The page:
Last week’s release of the Burnham-Nobles Digital Archive by the Civil Rights and Restorative Justice Project (CRRJ) was a culmination of years of work by both the Northeastern University School of Law and by the Northeastern University Archives and Special Collections.
The archive, a comprehensive collection of 1,000 racial homicides that took place in the Jim Crow South between 1930 and 1954, will serve as a tool to shed light on the scope of racial murders during this time frame, their mishandling by local police and authorities, and their effect on the law and politics. It can be found at crrjarchive.org.
The project is the result of 15 years of work, with hundreds of students gathering 20,000 pieces of evidence — items like death certificates, press clippings, law enforcement files, reports from civil rights groups, photographs, and personal stories.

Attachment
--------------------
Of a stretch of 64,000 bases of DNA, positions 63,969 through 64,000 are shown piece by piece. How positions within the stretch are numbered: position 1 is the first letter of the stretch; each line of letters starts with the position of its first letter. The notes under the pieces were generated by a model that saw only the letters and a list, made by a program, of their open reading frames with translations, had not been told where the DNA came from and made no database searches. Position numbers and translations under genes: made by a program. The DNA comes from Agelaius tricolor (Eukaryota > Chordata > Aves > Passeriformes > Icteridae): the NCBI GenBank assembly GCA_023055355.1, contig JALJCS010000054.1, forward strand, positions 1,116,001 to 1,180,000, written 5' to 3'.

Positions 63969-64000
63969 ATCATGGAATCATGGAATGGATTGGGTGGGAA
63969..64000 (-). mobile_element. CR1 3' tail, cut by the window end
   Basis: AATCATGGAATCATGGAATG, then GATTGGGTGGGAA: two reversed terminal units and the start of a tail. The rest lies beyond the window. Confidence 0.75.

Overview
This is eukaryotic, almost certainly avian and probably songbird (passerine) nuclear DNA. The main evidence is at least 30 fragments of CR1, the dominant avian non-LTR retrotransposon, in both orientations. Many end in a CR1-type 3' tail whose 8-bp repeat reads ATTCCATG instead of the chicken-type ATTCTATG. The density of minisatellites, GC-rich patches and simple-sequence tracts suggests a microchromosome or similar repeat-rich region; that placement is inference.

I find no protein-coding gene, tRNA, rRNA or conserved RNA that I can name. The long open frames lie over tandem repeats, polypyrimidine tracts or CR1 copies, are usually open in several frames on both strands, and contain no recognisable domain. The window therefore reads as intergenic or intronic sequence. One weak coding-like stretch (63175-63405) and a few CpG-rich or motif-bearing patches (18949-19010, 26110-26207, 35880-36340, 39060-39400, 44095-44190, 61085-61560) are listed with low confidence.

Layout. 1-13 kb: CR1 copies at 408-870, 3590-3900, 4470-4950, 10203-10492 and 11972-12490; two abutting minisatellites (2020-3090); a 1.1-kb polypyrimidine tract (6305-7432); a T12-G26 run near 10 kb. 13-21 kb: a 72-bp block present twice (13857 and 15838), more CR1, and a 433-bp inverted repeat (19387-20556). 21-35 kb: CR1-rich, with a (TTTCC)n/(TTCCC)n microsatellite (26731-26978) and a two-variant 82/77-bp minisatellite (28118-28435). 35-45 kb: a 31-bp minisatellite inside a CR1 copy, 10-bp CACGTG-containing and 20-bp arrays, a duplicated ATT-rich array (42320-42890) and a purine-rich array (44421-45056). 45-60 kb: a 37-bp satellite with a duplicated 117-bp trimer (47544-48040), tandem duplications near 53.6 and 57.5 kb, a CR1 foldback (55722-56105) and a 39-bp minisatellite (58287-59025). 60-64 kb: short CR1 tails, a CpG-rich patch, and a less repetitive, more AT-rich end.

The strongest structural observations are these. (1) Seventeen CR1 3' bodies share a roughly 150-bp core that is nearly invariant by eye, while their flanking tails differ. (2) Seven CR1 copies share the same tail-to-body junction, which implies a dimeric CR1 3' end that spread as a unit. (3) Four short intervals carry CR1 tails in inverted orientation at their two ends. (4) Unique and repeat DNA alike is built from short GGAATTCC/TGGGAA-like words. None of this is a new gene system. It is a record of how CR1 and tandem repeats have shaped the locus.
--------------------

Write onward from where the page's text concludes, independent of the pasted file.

Led by Project Archivist Gina Nortonsmith, staff from the Library’s Archives and Special Collections, Digital Production Services, and Digital Scholarship Group then worked tirelessly to take that raw data and make it searchable, digitizing and cataloging it so that researchers can quickly gather information as they study specific cases or the general trend of anti-Black violence in the Jim Crow south.
“This is one of the most important projects that the Northeastern University Library has been involved with, and I’m proud of the many staff members who have helped to build this essential archive that documents a tragic, unsettling period in America’s history,” said Dan Cohen, Dean of the Library.
The Burnham-Nobles Digital Archive is part of the larger Civil Rights and Restorative Justice Project, whose aim is to educate the public about historical anti-Black racial violence and failures of the criminal justice system, as well as to investigate those cases in which proper justice has not been served. It was founded by Northeastern University Law Professor Margaret Burnham, who serves as its director and recently published the book By Hands Now Known: Jim Crow’s Legal Executioners.